LGBTQI people of faith have been urged to make their views known to the Australian Government about proposed religious discrimination and “religious freedom” legislation in the wake of the Israel Folau saga.
The Government has announced a consultation process involving MPs and religious groups, but it had not made clear whether LGBTQI groups will be allowed to participate.
Just.equal spokesperson Rodney Croome has now clarified this.
“We have an assurance from the office of Attorney-General, Christian Porter, that LGBTI groups can be part of the consultation,” Croome said earlier today.
“We urge LGBTI groups, including faith groups, to contact Mr Porter’s office and ask to participate in the consultation.”
“It is vital the Government hears diverse LGBTI community voices, especially those concerned about the potential erosion of LGBTI legal rights in the name of religious freedom.”
On Monday the Government released a summary of its legislative priorities that included religious freedom amendments to existing federal laws regarding marriage, charities and discrimination, as well as the appointment of a religious freedom commissioner.

According to a report in the Sydney Morning Herald on Tuesday, “Attorney-General Christian Porter is preparing to hold workshops with backbenchers in Canberra this week before consulting churches and others in the weeks ahead to finalise the first version of the bill.”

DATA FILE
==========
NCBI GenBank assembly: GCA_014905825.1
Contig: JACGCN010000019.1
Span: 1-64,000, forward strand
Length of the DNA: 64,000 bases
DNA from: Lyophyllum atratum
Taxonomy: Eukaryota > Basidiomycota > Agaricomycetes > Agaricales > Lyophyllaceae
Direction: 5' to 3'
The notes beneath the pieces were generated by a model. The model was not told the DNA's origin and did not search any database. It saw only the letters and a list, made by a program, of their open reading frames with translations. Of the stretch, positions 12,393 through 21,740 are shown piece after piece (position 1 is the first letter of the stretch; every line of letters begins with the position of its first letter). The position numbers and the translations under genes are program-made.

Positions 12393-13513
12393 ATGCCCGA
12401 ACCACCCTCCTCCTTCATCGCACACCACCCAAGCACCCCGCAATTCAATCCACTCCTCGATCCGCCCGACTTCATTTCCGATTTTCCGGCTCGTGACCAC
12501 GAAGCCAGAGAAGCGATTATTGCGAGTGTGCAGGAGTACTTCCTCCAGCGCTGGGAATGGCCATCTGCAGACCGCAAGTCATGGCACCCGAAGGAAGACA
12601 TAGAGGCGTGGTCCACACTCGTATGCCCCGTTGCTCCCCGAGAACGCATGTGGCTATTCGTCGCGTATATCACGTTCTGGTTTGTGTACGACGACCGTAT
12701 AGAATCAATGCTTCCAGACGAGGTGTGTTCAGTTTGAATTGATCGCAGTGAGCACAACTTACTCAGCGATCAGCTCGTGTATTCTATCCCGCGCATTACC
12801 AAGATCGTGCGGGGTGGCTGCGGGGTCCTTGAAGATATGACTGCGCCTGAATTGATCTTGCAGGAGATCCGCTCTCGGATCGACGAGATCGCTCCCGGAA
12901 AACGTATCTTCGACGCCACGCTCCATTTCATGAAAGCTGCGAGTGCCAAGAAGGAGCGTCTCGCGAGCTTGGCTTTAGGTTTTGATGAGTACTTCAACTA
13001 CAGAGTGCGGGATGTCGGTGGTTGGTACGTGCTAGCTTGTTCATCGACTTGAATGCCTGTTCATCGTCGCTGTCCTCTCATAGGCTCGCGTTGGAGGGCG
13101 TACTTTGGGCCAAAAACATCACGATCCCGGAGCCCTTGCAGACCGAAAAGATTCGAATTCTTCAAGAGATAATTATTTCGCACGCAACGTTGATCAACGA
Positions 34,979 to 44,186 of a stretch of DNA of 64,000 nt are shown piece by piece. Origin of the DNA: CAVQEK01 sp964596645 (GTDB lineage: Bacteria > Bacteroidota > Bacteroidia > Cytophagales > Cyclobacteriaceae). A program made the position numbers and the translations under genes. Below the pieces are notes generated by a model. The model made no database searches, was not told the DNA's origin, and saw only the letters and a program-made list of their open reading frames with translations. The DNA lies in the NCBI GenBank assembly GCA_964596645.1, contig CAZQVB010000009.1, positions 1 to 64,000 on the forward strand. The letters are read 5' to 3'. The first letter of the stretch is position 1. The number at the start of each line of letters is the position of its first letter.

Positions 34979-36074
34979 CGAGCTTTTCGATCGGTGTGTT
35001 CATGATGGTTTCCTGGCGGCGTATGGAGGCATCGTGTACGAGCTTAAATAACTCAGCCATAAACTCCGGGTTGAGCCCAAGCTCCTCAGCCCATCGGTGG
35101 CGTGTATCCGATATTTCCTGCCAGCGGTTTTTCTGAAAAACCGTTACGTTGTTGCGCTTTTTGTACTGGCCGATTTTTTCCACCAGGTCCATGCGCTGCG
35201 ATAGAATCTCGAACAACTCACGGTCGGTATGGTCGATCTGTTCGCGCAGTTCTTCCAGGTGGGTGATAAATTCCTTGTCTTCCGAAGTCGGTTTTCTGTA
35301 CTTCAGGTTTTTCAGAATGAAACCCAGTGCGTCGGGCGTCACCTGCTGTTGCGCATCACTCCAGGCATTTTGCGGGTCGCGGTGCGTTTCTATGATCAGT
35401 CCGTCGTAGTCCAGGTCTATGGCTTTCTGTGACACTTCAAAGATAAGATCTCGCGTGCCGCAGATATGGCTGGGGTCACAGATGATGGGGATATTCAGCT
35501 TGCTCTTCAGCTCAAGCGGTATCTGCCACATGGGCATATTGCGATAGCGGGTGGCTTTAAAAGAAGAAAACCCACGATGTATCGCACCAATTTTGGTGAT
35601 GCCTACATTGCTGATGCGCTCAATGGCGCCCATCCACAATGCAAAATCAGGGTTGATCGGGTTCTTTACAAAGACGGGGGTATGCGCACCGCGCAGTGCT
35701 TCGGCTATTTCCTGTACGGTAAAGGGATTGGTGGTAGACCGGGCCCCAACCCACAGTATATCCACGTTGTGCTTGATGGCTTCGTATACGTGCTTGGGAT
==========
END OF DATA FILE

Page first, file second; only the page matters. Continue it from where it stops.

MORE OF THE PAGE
Regardless of the outcome of the consultation, the government plans to make its bill law before the end of the month.

Earlier this week the Federal Opposition signalled their willingness to work with the government on the issue.

“We are willing to have discussions with the government and work with the government on a religious discrimination and freedom act,” Labor senator Kristina Keneally told ABC radio on Wednesday.

“We are waiting to have those conversations. We do stand ready, though, to work with the government on this.”
The Religious Discrimination Act could be brought before parliament as early as 22 July.

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